How Long Day Care Centres Aid Parents in Promoting Healthy Lifestyles

Parents always envision feeding their children healthy and nutritious food like fresh fruits, vegetables, and whole grains. 

The reality often ends up being very different. 

Toddlers and adolescents are notoriously picky eaters — liking something one day and the next day declaring it “icky.” 

Petit Early Learning Journey Centres can serve as a partner for parents to help encourage children to eat healthy food and to maintain an active lifestyle. 

Parents who send their children to an education and care centre  agree having a setting where all the children eat a nutritious is an excellent way to show how delicious and satisfying healthy foods can be.

The Australian Institute of Health and Welfare reported in 2015 that 1 in 4 Australian children are overweight, so parents need all the help they can get in encouraging healthy eating and lifestyle choices in these early years. 

According to Early Childhood Australia, “Healthy eating habits begun in childhood can have a lasting effect. Every child also needs opportunities every day to be physically active and practice new physical skills, either indoors or outdoors.”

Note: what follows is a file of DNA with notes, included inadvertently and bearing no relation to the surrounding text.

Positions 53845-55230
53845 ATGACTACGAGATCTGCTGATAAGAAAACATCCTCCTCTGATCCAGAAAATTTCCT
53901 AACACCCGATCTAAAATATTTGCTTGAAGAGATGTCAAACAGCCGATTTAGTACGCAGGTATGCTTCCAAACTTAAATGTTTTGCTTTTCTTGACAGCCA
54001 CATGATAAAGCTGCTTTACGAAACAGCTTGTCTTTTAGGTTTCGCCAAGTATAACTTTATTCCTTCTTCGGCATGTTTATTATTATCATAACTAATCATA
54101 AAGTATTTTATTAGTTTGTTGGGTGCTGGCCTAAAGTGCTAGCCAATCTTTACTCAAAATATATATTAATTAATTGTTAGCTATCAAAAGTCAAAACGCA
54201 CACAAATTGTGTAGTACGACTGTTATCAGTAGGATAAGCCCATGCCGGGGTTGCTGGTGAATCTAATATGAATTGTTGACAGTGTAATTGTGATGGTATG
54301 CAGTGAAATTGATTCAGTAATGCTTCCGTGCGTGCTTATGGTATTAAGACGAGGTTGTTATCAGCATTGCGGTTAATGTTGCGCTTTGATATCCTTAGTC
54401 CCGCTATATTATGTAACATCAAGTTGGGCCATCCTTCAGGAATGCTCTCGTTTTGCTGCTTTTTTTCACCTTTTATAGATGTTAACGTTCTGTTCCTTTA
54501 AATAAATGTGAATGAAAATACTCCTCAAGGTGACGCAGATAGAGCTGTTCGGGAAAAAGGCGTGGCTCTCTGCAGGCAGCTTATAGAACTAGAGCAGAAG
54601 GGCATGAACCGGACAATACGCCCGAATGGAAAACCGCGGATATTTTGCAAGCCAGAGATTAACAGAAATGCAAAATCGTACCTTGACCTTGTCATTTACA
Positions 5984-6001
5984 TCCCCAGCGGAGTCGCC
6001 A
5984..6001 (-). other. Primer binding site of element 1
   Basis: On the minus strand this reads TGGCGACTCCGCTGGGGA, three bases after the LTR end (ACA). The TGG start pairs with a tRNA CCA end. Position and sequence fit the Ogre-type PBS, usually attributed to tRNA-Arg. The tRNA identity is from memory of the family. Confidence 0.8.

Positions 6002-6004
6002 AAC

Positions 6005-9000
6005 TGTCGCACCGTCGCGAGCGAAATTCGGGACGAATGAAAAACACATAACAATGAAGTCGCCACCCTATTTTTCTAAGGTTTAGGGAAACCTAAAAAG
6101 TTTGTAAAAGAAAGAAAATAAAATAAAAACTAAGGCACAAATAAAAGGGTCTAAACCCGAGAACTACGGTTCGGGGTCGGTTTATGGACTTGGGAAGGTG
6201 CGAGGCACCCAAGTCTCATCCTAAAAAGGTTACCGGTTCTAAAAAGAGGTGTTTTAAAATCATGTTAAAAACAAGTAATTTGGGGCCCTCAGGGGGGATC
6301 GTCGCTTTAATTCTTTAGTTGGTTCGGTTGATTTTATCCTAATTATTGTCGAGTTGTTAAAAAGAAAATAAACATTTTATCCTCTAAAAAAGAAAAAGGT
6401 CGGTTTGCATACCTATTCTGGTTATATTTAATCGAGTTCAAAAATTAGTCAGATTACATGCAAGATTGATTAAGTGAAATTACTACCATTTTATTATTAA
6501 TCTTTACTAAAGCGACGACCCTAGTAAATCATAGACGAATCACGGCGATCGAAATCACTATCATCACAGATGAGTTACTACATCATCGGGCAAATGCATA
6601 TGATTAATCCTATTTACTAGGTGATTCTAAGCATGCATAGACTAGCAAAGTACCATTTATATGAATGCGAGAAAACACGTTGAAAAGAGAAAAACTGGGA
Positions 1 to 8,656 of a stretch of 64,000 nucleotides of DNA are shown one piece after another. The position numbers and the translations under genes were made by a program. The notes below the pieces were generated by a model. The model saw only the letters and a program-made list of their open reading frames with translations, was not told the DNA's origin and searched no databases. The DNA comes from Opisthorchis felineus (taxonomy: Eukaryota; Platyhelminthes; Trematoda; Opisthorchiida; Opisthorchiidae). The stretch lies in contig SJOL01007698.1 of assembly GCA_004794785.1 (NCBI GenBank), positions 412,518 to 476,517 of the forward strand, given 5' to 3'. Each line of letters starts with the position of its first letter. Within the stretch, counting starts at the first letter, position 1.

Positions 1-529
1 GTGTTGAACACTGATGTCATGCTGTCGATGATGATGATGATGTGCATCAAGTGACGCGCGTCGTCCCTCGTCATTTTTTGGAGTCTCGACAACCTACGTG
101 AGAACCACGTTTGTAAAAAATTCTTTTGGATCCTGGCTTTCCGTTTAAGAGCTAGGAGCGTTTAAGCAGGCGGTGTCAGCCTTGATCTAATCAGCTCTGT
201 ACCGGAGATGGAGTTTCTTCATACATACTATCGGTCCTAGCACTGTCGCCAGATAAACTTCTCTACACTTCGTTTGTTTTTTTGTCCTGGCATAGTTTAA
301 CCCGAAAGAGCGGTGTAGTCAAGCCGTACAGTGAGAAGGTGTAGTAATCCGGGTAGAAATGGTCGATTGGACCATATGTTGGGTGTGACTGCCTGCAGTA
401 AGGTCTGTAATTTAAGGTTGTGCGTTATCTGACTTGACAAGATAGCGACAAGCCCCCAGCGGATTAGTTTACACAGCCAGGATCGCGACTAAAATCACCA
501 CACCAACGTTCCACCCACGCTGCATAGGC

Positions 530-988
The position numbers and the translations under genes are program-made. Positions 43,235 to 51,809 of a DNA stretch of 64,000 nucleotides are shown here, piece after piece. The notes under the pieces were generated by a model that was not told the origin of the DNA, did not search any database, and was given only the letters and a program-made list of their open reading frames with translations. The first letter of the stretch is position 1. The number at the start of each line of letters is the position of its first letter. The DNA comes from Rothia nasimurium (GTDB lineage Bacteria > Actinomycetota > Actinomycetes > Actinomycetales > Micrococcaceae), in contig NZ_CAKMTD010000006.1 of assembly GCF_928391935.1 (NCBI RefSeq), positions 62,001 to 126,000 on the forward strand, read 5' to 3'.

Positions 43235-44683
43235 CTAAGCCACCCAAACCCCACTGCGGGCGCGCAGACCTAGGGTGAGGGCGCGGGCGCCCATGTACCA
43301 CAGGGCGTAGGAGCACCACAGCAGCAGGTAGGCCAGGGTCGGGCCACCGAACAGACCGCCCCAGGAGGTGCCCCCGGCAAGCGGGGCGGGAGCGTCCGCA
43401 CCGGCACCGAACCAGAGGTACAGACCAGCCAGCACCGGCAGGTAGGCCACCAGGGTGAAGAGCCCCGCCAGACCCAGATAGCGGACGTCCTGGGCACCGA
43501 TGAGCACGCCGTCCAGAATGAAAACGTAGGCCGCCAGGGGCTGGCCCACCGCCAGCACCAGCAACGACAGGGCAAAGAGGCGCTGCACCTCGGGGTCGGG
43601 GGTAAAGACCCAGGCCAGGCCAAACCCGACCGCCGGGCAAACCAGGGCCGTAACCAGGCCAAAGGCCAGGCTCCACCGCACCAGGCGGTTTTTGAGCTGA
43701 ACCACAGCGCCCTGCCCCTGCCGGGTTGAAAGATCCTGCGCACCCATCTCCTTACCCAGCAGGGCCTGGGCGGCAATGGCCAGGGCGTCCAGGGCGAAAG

Nutritious menus, in-house chef

At Petit Early Learning Journey Centres, children are served fresh, seasonal food, prepared on-site daily by the in-house chef. Each meal is paired with milk and water, and is included in the daily fee so that parents never have to worry about preparing their child’s lunch.

Children are offered the following each day:

  • Breakfast (Melbourne centres only)
  • Morning tea
  • Lunch 
  • Afternoon tea
  • Late afternoon snack 

Important note: All Petit Centres are nut-free. 

Sarah Landry, parent of a child at Petit Early Learning Journey Burrell 2, says that the centre provides, “Exciting healthy meals which both my fussy kids eat.” 

Sample menu (for Autumn):

Monday: 

Morning tea: Fresh fruit platter and banana bread

Lunch: Spaghetti Bolognese